Not only is this action malicious, it is also frivolous. Contrary to the clear mandate of Rule 8(a)(2), Fed. R. Civ. P., to the extent that Plaintiff's rambling, often incomprehensible pleading can be deciphered at all, his principal complaint appears to center on the manner in which one of his previous cases, No. 16-CV-15866, was decided. A review of the record in that case reveals that the matter was dismissed after Plaintiff wholly failed to file memoranda in opposition to the Defendants' motions to dismiss, opting instead to file multiple, premature notices of appeal in spite of there being no entry of a final judgment. (Rec. docs. 28, 30, 38, 39, 43, 44 in No. 16-CV-15866). Although Plaintiff was specifically offered the opportunity to file a motion for reconsideration of the order and reasons that disposed of that case, he failed to avail himself of that opportunity, choosing instead to file a fifth notice of appeal that was subsequently dismissed for want of prosecution. (Rec. docs. 44, 45, 48 in No. 16-CV-15866). When judgment was finally entered in the matter, Plaintiff took no further action whatsoever in the case. As Plaintiff was proceeding pro se in that matter, these failures are attributable to him alone. Obviously, the instant lawsuit against Senior District Judge Lemelle is not the appropriate substitute for the appellate rights that Plaintiff initially but prematurely pursued and ultimately voluntarily abandoned.

         As for Clerk of Court Blevins, the basis of Plaintiff's complaint appears to be that the Clerk failed to enter a default in No. 16-CV-15866 pursuant to Rule 55(a), Fed.R.Civ.P. (Rec. doc. 1, pp. 5-8, 16). Plaintiff, however, never filed a motion for the entry of a default in that case as required by Rule 55(a), choosing instead to first move for a default judgment, an error that was noted in the District Judge's written decision disposing of the latter motion. (Rec. docs. 25, 27 in No. 16-CV-15866). From a causation standpoint, the Clerk cannot be held liable for failing to act on a motion that Plaintiff never filed. As Plaintiff's complaint lacks an arguable factual basis as to Clerk of Court Blevins, it is equally susceptible of dismissal as frivolous on that basis. Booker, 2 F.3d at 115 n. 6.

         Moreover, the statutory bases of liability cited by Plaintiff, 42 U.S.C. §§1983, 1985, and 1986, are not viable here. The first-listed statute, §1983, is inapplicable as the named Defendants in this matter are federal officials acting pursuant to federal law and are not state actors acting under color of state law, necessary requirements to the maintenance of a lawsuit under §1983. Lyons v. Sheetz, 834 F.2d 493, 495 (5th Cir. 1987). In addition, Judge Lemelle is absolutely immune from suit even if his acts are perceived by Plaintiff to have been done erroneously, maliciously, or even in excess of his authority. Stump v. Sparkman, 435 U.S. 349, 356, 98 S.Ct. 1099, 1104-05 (1978); Pierson v. Ray, 386 U.S. 547, 553-54, 87 S.Ct. 1213, 1217-18 (1967); Mays v. Sudderth, 97 F.3d 107, 110-11 (5th Cir. 1996); Graves v. Hampton, 1 F.3d 315, 317 (5th Cir. 1993); Lyons, 834 F.2d at 495. To the extent that Plaintiff was dissatisfied with the rulings that were made by Judge Lemelle in his prior case, his recourse was to seek appellate review of the rulings, not to sue the Judge on civil-rights grounds. Boyd v. Vance, No. 09-CV-7643, 2010 WL 235031 at *2 (E.D. La. Jan. 13, 2010). Independent lawsuits against presiding judges are not the appropriate vehicle for disgruntled litigants to obtain a reversal of adverse judgments. Montesano v. New York, No. 05-CV-9574, 05-CV-10624, 2006 WL 944285 at *4 (S.D.N.Y. Apr. 12, 2006)(“[n]either damages, injunctive nor declaratory relief is available to be used as a vehicle for disgruntled litigants to reverse adverse judgments.”); see also Brandley v. Keeshan, 64 F.3d 196, 2001-01 (5th Cir. 1995), cert. denied, 516 U.S. 1129, 116 S.Ct. 947 (1996); Boyd v. Biggers, 31 F.3d 279, 284 (5th Cir. 1994); Dayse v. Schuldt, 894 F.2d 170, 172 (5th Cir. 1990); Wightman v. Jones, 809 F.Supp. 474 (N.D. Tex. 1992).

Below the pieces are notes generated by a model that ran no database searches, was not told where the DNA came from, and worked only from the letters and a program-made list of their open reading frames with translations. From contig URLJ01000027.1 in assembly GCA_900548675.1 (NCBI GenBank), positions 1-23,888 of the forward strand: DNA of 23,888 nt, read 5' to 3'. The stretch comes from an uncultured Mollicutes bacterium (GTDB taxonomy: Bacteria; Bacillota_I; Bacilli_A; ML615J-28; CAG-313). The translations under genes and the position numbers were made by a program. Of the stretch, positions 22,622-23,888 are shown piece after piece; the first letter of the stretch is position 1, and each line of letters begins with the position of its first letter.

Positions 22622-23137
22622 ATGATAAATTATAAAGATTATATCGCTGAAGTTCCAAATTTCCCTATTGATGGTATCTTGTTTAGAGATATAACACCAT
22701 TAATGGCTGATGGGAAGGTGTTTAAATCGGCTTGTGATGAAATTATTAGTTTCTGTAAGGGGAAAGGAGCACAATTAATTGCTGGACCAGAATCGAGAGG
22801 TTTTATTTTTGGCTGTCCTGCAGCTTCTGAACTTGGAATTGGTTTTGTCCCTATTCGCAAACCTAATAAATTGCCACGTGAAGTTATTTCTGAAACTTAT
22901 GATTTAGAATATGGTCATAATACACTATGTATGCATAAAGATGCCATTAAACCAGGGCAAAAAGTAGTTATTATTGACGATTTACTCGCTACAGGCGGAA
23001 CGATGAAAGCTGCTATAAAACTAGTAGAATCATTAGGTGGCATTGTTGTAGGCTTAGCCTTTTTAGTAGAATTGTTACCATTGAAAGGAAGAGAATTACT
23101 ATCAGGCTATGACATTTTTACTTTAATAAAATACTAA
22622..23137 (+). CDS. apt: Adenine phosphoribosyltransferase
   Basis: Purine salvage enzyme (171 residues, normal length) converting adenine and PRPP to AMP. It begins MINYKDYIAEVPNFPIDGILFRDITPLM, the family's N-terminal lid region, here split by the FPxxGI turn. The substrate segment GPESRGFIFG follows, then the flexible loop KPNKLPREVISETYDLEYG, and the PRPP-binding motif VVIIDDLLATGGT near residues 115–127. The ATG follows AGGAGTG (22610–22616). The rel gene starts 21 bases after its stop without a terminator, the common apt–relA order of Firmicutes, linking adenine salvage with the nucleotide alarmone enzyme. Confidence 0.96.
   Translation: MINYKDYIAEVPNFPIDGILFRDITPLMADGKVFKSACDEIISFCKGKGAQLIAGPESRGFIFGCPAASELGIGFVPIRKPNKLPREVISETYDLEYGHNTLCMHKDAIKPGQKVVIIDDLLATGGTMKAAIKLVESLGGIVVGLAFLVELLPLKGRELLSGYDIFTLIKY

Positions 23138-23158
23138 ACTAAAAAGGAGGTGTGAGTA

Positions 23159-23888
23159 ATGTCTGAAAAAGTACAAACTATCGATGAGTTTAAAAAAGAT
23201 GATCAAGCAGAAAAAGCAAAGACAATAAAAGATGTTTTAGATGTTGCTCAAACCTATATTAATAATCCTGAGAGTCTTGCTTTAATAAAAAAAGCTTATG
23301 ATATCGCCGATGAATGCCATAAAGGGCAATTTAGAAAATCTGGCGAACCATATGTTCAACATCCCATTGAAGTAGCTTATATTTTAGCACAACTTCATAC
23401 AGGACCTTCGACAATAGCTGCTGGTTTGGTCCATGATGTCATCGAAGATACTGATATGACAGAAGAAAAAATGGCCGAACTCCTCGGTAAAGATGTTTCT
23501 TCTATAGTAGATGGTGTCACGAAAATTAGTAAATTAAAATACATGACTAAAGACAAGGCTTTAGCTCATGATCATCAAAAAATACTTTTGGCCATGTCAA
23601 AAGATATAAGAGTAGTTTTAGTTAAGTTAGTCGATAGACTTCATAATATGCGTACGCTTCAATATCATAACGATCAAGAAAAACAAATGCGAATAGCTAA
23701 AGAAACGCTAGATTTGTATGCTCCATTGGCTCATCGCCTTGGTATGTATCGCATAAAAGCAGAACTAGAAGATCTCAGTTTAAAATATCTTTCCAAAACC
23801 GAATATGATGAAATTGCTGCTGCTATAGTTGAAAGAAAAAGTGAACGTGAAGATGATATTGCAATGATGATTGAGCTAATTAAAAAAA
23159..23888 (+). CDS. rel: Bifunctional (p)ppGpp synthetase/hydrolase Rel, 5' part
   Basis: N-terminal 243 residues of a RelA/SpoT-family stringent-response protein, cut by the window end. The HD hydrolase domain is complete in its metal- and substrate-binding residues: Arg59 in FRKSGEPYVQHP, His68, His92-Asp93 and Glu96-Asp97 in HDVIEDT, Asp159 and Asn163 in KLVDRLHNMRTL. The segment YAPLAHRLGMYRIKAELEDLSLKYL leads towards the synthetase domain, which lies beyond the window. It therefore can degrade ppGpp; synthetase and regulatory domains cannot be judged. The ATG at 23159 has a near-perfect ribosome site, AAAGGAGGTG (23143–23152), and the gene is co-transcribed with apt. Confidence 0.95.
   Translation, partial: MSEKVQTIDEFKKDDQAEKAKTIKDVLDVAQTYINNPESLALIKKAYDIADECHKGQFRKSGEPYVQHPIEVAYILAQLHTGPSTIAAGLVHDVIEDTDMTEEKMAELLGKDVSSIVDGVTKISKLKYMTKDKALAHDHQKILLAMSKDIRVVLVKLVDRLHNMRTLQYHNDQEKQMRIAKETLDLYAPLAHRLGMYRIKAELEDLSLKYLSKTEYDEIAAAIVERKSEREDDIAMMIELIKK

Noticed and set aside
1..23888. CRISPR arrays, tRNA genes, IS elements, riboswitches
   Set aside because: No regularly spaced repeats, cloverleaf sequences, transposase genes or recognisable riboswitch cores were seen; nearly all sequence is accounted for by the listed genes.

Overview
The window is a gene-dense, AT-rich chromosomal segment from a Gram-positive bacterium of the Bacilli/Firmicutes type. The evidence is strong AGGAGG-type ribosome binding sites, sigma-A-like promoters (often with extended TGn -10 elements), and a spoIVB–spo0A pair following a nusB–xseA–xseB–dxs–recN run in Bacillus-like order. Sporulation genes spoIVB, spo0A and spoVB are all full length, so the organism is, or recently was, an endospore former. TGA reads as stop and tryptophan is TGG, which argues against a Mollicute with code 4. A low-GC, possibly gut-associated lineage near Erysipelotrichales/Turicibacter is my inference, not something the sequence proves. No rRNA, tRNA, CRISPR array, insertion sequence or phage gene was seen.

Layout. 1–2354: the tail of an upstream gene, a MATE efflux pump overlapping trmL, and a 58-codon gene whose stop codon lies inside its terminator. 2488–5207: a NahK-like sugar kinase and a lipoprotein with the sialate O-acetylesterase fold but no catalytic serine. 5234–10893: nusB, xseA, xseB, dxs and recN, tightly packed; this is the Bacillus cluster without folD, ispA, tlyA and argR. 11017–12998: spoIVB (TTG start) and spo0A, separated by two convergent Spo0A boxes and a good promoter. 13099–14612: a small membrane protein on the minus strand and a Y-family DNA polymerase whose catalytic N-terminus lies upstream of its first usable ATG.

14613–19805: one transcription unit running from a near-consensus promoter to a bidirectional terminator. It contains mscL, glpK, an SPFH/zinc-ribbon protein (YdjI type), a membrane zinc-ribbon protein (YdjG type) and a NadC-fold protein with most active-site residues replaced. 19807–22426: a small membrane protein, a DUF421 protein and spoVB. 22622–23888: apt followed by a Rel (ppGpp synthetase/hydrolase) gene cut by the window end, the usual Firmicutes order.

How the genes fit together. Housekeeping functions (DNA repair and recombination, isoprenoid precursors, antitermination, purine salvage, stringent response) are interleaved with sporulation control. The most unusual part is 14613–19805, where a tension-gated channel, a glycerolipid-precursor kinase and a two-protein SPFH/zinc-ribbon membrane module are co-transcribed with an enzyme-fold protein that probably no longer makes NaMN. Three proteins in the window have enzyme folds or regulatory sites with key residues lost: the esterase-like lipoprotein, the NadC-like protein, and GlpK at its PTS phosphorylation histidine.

Turning to the second statutory basis for liability cited by Plaintiff, §1985, subsection (1) is obviously inapplicable here as there is no suggestion that the named Defendants prevented Plaintiff from accepting, holding, or discharging the duties of a public office. Subsection (2), which prohibits the obstruction of justice by threatening a party, witness, or juror from attending or testifying in any court of the United States, is equally unavailing. Garrison v. City of Texarkana, Texas, 910 F.Supp. 1196, 1205 (E.D. Tex. 1995). Finally, §1985(3) is likewise inapplicable here as Plaintiff's complaint contains no allegations of class-based invidious discrimination, an indispensable component of that subsection. Roe v. Abortion Abolition Society, 811 F.2d 931, 933-34 (5th Cir.), cert. denied, 484 U.S. 848, 108 S.Ct. 145 (1987). See also United Brotherhood of Carpenters, Local 610 v. Scott, 463 U.S. 825, 103 S.Ct. 3352 (1983); Eitel v. Holland, 787 F.2d 995, 1000 (5th Cir. 1986). Without a viable claim under §1985(3), the asserted cause of action under §1986 also fails, §1986 being entirely derivative from §1985. Shaw v. Garrison, 391 F.Supp. 1353, 1370 (E.D. La. 1975), aff'd, 545 F.2d 980 (5th Cir. 1977).

         Lastly, Plaintiffs reliance on various provisions of Title 18 of the United States Code provides him no solace as those statutes are criminal in nature and do not provide causes of action which are enforceable by a private citizen in a civil proceeding like this one. Hanna v. Home Ins. Co.,281 F.2d 298, 303 (5th Cir. 1960); D'Aquin v. Landrieu, No. 16-CV-3862, 2016 WL 7178511 at *3 (E.D. La. Dec. 9, 2016); Bailey v. Daniels, 679 F.Supp.2d 713, 716-17 (W.D. La. 2009). For all ...